Eid al-Adha in Syria: War and sanctions dampen festival celebrations
Updated 20:15, 11-Aug-2019
Eid al-Adha is one of the most important festivals for Muslims. But in Syria the ongoing conflict and crushing sanctions imposed by Europe and North America mean that many people cannot afford their usual celebrations. Our reporter Alaa Ebrahim reports from Damascus.
This is what the high season for sheep and goats looks like in Damascus nowadays. Buying goat and sheep for the Feast of Sacrifice has always been a major part of Eid al-Adha celebrations, the longest religious holiday for Muslims. But this year the mood is less than festive even for livestock dealers who usually look forward to this time of the year.
NAZIR EDRISS LIVESTOCK DEALER "This is usually the time when every Muslim buys a sheep or goat to sacrifice but now not many can afford it, sheep is expensive because everything else is."
MALEK AL-DOKES LIVESTOCK DEALER "The prices are higher than last year, but we try to keep the tradition."
Across town in bustling Hamidiya market, it's not much better. Shops struggle to stay open as people limit their shopping to essentials.
IMAN DAMASCUS RESIDENT "I don't think I will buy anything, maybe just a sweater for my son. Before we used to buy a whole new outfit for each child but now who can afford it?"
HASNA DAMASCUS RESIDENT "In previous years, even as rockets rained down on the city, you would see more people going out to shop. But now look at those who are browsing, they rarely buy anything. This is a very bad year economically for us."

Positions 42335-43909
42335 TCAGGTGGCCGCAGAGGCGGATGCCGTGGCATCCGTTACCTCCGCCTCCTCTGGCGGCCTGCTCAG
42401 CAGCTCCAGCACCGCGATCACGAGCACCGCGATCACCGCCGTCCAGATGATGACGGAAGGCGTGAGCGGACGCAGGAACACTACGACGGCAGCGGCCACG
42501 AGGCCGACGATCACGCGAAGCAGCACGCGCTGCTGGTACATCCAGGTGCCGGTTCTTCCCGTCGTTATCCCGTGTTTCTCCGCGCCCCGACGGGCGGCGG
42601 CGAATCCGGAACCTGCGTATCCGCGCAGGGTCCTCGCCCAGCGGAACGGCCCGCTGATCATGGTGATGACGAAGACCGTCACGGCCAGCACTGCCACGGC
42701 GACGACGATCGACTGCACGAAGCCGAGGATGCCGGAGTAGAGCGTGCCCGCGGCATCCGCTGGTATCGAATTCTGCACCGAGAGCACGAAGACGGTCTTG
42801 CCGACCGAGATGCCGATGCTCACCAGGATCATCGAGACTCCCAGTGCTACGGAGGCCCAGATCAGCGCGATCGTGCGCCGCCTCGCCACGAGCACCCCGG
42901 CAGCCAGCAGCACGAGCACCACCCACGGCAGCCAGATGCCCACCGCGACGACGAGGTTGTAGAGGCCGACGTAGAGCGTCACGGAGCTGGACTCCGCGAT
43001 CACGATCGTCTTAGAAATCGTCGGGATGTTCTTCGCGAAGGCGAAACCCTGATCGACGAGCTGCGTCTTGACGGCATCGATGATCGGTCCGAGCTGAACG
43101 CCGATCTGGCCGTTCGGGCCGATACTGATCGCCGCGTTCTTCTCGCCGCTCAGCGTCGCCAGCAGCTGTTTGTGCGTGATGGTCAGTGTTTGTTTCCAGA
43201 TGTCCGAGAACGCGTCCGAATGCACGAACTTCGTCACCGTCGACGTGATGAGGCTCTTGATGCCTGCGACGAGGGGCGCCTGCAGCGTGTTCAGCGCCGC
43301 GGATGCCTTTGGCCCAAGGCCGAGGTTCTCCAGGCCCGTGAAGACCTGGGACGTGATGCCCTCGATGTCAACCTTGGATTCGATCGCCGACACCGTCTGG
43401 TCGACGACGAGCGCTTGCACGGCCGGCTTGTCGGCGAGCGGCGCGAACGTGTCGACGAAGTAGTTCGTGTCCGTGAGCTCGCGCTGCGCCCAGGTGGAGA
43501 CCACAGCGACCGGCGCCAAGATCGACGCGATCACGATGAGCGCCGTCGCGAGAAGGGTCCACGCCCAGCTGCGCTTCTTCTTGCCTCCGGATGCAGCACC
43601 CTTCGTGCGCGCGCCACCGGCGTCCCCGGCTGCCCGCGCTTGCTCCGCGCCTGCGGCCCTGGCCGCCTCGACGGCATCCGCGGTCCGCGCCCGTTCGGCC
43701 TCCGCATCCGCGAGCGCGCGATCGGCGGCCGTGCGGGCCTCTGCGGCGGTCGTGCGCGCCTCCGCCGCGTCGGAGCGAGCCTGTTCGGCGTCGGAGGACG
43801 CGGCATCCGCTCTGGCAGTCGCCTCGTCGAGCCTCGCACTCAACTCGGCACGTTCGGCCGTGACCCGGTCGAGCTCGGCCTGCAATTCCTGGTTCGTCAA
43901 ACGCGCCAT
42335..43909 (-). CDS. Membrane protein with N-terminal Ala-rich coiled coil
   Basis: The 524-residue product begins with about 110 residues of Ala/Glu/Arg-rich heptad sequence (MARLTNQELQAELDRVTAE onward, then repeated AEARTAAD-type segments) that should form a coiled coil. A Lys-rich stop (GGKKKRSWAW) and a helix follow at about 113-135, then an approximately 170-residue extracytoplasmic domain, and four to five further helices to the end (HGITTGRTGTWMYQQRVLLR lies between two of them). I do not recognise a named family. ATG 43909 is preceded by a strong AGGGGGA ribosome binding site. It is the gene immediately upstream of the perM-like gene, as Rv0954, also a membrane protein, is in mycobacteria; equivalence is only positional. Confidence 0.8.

As night falls on the capital and the center of its old city, the Grand Umayyad mosque lights up preparing for the main event.
ALAA EBRAHIM DAMASCUS "It's been a little over a year since the fighting around Damascus ended with the last rebels either surrendering or moving to Idlib in the northwest part of the country. But the promised prosperity was not brought about. Crippling economic sanctions and the on-going fighting in other parts of the country, and damaged infrastructure have all put a greater strain on the already stretched people."
Distributing sacrificial meat and putting on lavish feasts are not the only traditions of Eid al-Adha. Buying Syrian sweets is another must for the holiday. Al-Midan souk is the place to get sugary pistachio delicacies. And like her grandmother and mother before here, Om Ahmad would like to keep the tradition alive. But the stay-at-home mom is coming to terms with the fact that these are more difficult times.
OM AHMAD DAMASCUS RESIDENT "In years before during the war, we couldn't afford sweets made with pistachio or pecan all the time so we went for the cheaper date-based sweets. But even this is too expensive this year so we might skip it. This could be the first time we can't put out desserts for visitors."
And while Om Ahmad goes on in her quest to find affordable sweets, vendors try to sell their goods-- a task that's proving more difficult. Alaa Ebrahim, CGTN, Damascus.